Maintaining one's loving stance can be difficult in trying times. When anger and hate rise up, as they are on the right, it can be tempting to respond in kind.
But a movement that counters the scary ideas of the extreme right or the alt-right cannot get into the mud with them. It must respond with a transcendent appeal to what is good about America, what is aspirational about the human condition, to counter the self-obsessed whining about racial and cultural impurities.
Make no mistake, we must deal with the grievances that propelled Trump to victory head on. Some of these grievances can work themselves out through economic programs, which unfortunately Trump seems to have abandoned while stocking his cabinet with millionaires and billionaires. We must work, with love and equanimity, to explain how the baseless grievances--encapsulated by the alt-right--are the result of the unexamined lives of those individuals. We cannot respond to these complaints by policy, which many of them are immune to hearing or reading about anyway. We can only settle and integrate these complaints by appealing to love.
Being tough with KKK wannabes only gets us so far. Immediately, they will feel condescended to, talked down to and patronized, which will only further embed their anger and reactionary responses. Taking a firm but loving stance toward them can help break down their defensiveness. In the midst of disastrous wars and boneheaded policies, the Dalai Lama had the courage to say that he loved George W. Bush as a human being. He disagreed with him about the consequences of his actions. But as another inhabitant of the Earth, he loved him and had compassion for him.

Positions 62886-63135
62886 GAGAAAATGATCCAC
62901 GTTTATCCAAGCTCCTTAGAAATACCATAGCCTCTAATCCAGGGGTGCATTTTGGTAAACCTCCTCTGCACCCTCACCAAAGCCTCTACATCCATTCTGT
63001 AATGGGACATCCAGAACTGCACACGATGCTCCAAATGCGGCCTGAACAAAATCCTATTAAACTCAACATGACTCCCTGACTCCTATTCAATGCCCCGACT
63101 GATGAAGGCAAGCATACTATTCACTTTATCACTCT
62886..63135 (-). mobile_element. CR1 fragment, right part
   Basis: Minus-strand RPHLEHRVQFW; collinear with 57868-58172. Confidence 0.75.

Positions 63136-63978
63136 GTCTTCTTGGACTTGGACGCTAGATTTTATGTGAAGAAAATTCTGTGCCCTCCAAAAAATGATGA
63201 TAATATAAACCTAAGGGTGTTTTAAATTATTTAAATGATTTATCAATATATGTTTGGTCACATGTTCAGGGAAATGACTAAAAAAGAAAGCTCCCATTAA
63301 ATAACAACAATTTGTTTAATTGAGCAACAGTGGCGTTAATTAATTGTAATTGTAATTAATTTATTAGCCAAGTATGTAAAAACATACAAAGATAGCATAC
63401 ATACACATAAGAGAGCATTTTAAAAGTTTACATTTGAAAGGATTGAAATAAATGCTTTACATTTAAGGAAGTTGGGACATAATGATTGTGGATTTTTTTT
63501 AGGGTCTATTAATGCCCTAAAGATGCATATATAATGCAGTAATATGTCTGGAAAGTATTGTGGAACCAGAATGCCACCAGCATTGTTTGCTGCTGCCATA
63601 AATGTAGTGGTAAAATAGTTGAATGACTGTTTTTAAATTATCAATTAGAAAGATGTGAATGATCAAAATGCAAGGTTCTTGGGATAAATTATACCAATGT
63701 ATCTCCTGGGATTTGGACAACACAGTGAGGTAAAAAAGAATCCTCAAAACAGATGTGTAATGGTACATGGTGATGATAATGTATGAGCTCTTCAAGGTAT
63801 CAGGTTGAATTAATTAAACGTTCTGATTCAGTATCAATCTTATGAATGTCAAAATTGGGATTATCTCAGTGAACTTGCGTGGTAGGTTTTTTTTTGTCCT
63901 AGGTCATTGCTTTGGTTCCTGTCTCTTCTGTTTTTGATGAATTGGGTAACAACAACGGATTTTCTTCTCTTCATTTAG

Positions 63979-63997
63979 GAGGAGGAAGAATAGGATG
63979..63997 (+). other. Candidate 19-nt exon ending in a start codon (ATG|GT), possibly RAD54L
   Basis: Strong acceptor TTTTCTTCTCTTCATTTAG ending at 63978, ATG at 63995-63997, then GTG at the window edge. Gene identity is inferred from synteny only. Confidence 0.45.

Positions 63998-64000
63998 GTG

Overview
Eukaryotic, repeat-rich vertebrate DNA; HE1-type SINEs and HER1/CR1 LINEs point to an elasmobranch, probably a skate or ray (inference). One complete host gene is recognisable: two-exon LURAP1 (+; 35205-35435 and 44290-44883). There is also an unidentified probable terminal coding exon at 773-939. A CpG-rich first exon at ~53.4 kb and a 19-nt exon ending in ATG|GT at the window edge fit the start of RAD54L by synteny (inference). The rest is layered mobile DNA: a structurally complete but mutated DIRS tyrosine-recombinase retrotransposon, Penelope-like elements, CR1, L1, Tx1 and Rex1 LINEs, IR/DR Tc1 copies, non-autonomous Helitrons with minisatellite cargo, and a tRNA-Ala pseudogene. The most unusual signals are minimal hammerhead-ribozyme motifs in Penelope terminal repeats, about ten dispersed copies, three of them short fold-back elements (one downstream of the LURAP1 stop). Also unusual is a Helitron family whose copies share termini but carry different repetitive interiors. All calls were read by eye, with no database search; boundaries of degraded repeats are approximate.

The Daily Show host Trevor Noah recently sat down with the Blaze's Tomi Lahren and gave her a fair hearing. Though he remarked upon her unbridled anger, he listened. This can inspire all of us to listen, even as we point out errors in reasoning or emotional processing, to what others have to say.
We don't have to forget about injustice, hate or fear in order to try to love our enemies. We should steel ourselves for difficult conversations. We should cut off the conversation if it becomes aggressive or there is no mutual exchange. We need to be prepared to defend ourselves, to take bold stands and to organize others to counter dangerous ideas.
But if we do all of this from a place of love, our work can be transformative. Let the recounts go on, if only to assure all voters that this election was won fair and square. Raise a hue and cry over what is important to you. Do not let the election convince you it is too dangerous to talk about politics or difficult ideas. Keep stoking the fire of your mind. But do not neglect the heart. Even when things seem to be at their worst, there are always ways to stop the actual worst case scenario from occurring. We have to listen for these openings, on issues like war and climate change.
If we, like those with whom we disagree, put up a wall of defense, there can be no communication or tertium quid that can channel our disagreements toward resolution. We will be stuck with all our anger and no love can make it through.